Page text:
|Posted: Nov 27, 2017|
Quantifying quanta(Nanowerk News) A research group at the University of Tokyo and its collaborators have demonstrated for the first time that magnons—the smallest units of energy, quanta, of the collective spin motions in a magnet—could be observed as discrete units.
|Until now, a method for quantifying the collective spin motions in a magnet (ferromagnetic material) at the single-quantum level did not exist. The research group led by Professor Yasunobu Nakamura and Assistant Professor Yutaka Tabuchi at the Research Center for Advanced Science and Technology, the University of Tokyo, measured the number distribution of magnons excited in a ferromagnetic single-crystalline sphere by using a quantum bit—the minimum unit of quantum information—based on a superconducting circuit, called a superconducting quantum bit (qubit), as a highly sensitive detector (Physical Review Letters, "Nonclassical Photon Number Distribution in a Superconducting Cavity under a Squeezed Drive").|
|Illustration of quantum sensor based on hybrid quantum technology. The number of propagating microwave photons is difficult to observe directly. In the current study, researchers nevertheless succeeded in measuring the microwave-photon-number distribution by using a superconducting qubit device. (Image: Yasunobu Nakamura)|
|Superconducting qubits are widely recognized as an elementary device for future quantum computing. By using a similar technique, a group led by Nakamura and graduate student Shingo Kono at the Department of Applied Physics, Graduate School of Engineering, the University of Tokyo, measured the quantum-mechanical distribution of microwave photons in a transmission line.|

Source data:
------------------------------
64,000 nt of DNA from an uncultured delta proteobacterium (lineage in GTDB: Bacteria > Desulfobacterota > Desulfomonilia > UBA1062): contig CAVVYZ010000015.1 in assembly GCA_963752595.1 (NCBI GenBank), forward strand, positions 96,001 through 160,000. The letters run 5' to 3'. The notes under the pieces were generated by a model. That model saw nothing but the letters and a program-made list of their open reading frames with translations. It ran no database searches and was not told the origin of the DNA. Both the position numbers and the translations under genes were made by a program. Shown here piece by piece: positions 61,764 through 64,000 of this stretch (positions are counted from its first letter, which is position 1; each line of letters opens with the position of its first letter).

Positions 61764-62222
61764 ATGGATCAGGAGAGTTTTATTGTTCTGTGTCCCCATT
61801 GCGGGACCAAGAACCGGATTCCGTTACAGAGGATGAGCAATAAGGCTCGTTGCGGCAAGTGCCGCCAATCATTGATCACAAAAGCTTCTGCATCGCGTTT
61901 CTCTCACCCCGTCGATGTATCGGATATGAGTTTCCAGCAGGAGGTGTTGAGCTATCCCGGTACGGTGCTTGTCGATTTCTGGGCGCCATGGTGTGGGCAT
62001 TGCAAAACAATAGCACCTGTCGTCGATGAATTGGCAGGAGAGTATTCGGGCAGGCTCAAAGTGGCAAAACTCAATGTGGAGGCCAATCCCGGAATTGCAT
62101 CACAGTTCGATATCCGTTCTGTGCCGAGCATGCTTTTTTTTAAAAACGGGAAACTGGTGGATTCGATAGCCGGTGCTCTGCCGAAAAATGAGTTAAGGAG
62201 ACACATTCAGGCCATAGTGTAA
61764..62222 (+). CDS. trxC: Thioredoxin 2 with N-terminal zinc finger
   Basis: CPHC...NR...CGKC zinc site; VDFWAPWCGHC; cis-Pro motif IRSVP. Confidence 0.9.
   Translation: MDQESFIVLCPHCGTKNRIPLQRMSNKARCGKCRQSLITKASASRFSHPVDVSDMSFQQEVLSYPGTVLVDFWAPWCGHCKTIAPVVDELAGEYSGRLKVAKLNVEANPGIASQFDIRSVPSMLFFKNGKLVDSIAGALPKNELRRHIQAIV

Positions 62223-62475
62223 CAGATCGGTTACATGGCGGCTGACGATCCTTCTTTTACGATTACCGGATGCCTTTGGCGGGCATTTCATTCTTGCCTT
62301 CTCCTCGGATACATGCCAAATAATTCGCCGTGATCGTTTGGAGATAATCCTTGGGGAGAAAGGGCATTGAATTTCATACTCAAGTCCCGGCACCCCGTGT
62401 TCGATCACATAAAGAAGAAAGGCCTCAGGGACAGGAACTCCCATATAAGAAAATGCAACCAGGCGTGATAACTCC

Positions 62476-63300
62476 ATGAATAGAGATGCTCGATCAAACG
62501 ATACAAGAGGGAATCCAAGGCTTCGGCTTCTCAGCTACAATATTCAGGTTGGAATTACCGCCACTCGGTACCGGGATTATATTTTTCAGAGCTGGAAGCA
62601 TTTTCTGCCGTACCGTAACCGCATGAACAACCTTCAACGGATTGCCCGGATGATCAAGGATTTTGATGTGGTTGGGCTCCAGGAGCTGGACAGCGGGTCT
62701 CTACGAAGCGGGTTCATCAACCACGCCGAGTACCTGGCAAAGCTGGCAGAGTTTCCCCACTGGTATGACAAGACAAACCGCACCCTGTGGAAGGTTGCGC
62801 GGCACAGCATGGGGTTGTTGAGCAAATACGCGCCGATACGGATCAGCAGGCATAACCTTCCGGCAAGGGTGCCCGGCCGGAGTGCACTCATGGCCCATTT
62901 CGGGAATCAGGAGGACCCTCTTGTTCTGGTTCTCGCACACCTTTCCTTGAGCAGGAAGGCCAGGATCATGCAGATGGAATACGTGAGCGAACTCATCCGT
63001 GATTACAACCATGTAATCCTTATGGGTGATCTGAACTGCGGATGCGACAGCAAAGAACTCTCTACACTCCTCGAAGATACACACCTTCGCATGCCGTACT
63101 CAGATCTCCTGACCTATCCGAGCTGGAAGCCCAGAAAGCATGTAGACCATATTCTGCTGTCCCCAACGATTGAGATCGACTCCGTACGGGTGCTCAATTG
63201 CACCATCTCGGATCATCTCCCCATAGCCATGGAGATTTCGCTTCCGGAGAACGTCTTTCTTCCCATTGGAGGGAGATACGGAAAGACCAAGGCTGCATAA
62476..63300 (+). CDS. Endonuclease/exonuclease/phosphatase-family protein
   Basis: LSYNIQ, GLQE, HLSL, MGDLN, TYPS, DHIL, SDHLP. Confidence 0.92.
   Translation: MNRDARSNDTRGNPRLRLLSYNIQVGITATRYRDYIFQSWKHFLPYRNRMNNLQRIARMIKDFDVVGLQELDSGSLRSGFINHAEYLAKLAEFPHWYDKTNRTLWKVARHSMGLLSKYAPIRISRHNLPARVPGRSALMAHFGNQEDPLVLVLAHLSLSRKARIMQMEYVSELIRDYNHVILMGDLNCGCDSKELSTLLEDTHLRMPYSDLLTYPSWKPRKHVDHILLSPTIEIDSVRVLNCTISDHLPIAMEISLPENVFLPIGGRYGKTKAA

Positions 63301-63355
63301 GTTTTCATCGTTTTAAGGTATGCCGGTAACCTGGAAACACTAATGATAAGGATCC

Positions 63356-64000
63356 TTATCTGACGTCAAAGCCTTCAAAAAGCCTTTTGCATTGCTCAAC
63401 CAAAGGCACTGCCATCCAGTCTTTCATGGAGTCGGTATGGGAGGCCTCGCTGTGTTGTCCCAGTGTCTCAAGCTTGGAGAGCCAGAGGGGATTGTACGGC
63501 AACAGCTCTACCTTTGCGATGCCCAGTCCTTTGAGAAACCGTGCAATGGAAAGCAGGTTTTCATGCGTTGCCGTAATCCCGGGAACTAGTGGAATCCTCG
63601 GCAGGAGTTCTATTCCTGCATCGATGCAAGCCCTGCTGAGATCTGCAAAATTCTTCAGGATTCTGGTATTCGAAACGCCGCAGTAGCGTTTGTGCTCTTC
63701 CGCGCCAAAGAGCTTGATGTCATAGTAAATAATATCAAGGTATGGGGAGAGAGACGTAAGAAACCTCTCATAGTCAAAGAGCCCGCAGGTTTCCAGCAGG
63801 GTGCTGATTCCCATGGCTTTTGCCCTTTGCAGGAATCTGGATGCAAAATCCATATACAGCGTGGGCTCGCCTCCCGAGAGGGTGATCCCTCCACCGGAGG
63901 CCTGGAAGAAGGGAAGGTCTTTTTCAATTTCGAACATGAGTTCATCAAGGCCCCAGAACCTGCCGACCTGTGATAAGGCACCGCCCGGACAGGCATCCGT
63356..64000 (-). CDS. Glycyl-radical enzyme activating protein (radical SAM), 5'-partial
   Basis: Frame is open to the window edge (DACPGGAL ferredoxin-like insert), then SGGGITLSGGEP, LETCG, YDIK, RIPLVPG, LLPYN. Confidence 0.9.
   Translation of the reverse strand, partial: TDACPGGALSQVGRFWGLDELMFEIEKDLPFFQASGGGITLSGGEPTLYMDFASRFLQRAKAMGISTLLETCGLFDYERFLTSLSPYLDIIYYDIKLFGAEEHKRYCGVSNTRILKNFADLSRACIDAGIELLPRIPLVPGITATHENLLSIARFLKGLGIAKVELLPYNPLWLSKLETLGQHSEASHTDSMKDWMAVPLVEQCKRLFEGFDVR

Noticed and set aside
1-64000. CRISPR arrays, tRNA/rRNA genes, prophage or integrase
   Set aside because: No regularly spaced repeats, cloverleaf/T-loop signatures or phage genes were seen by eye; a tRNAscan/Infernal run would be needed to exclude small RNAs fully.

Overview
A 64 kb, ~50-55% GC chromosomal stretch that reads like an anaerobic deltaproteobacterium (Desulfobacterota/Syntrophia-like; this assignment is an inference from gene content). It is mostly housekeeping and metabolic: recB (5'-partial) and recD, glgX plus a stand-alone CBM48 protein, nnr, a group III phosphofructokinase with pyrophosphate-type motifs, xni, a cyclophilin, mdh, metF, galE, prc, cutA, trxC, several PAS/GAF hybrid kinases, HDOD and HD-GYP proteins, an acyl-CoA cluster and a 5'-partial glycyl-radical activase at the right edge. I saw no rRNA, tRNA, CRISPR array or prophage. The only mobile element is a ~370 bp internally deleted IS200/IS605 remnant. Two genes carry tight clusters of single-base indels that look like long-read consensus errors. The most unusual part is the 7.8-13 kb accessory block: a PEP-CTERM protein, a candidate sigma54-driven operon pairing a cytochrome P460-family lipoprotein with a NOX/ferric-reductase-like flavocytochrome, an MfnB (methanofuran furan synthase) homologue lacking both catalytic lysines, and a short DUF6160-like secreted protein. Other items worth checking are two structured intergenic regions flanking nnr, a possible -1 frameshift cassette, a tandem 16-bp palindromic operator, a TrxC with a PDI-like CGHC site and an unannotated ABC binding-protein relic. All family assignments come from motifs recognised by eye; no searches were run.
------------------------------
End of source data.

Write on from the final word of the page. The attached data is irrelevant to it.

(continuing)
|The current outcome points to superconducting qubit devices becoming a new type of detector for quantum-mechanical behaviors of matter, through the hybridization of quantum technologies combining superconducting qubits with magnons in a quantum-mechanical state. The hybrid quantum systems created by merging superconducting quantum bits and other physical systems are likely to find applications in the development of new sensor technologies and lead to the adoption of advanced quantum information technologies, including quantum computers, quantum communications, and quantum cryptography, in the future.|
|"The technique we established opens up the plausibility of a new quantum-sensing application of hybrid quantum systems using a quantum bit based on a superconducting circuit," says Nakamura. He continues, "We also measured the number distribution of propagating microwave photons with a similar technique." Tabuchi adds, "We hope to accelerate our efforts in the research and development of quantum computing technology as well to further develop hybrid quantum technology combining various physical systems and superconducting quantum-bit devices."|
|Source: University of Tokyo|
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